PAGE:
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Some of the hereditary Gaelic surnames took form at periods as early as the ninth and tenth centuries. These names are the earliest substantiated European records of family names. The majority however, like the surnames met in France and Italy, appear to have been adopted in the eleventh or twelfth centuries as in the case of the family name O'Dalaigh.

The earliest recording of the name was Cuchonnacht O'Dalaigh, who lived in Teffia, in what is now the County of Westmeath. Being noted for his learning, he was called "Cuchonnacht na Sgoile," meaning "Cuchonnacht of the School." He died in the year 1139.

The "O" prefixed to the name "Dalach" or "Dalaigh" signifies grandson or male descendant of Dalach in contrast to the prefix Mac or Mc which would mean son of the ancestor specified.

The modern Anglicised versions of the ancient Gaelic family name Ua Dalaigh or O'Dalaigh, pronounced "O'Dhaulee," came about as a result of tyrannical laws, designed by the English rulers, which outlawed Gaelic names and customs as a means of penalizing the Irish people into a state of subjugation. Beginning with the reign of the English King Edward IV (1465), the law demanded that every Irishman living within the territory known as the "Pale" take an English name and comply with other English customs or forfeit his possessions.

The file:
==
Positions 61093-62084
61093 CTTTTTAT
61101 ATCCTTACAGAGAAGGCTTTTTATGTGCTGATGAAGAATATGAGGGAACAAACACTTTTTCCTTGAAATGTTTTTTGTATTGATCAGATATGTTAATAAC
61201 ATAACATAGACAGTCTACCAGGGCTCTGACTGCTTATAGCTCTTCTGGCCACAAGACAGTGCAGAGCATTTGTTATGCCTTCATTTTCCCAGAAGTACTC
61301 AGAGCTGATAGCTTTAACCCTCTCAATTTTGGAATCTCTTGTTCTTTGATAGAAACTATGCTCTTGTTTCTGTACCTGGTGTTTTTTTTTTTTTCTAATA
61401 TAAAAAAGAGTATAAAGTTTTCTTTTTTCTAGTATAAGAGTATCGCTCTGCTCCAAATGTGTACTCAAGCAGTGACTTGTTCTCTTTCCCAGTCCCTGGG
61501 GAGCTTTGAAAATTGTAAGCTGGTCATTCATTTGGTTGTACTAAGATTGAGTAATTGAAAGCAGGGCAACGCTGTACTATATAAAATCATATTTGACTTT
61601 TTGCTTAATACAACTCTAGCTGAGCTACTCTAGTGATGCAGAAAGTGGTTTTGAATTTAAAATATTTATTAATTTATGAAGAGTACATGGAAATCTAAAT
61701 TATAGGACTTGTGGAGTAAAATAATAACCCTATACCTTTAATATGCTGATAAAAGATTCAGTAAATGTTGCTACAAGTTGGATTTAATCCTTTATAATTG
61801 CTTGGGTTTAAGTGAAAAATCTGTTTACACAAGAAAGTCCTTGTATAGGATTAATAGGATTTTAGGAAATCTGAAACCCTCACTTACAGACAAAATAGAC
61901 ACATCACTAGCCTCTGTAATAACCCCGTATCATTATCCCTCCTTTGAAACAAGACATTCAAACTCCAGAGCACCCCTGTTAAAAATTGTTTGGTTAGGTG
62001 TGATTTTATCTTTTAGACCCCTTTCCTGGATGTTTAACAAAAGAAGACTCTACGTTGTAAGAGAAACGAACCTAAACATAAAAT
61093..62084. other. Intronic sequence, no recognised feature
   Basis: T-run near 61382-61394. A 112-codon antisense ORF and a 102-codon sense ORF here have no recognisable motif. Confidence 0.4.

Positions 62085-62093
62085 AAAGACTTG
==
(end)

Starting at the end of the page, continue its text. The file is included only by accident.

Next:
Most families resisted and it wasn't until the close of the Seventeenth Century, after constant persecution and ridicule that the Gaelic forms nearly dissapeared. In many cases the Anglicised forms were actually closely related to the basic Gaelic surnames minus the "Macs" or the "O's" as in the case of the name Daly.

The final doom of the Gaelic surnames came as a result of the widespread establishment of the English language among the Irish. This circumstance caused the English form of names to be taken for granted and considered as natural.

In recent times, the Gaelic original has been re-adopted by some of the families. This trend back to the Gaelic will naturally spread as the ancient language gradually resumes its old dominant position in Ireland.

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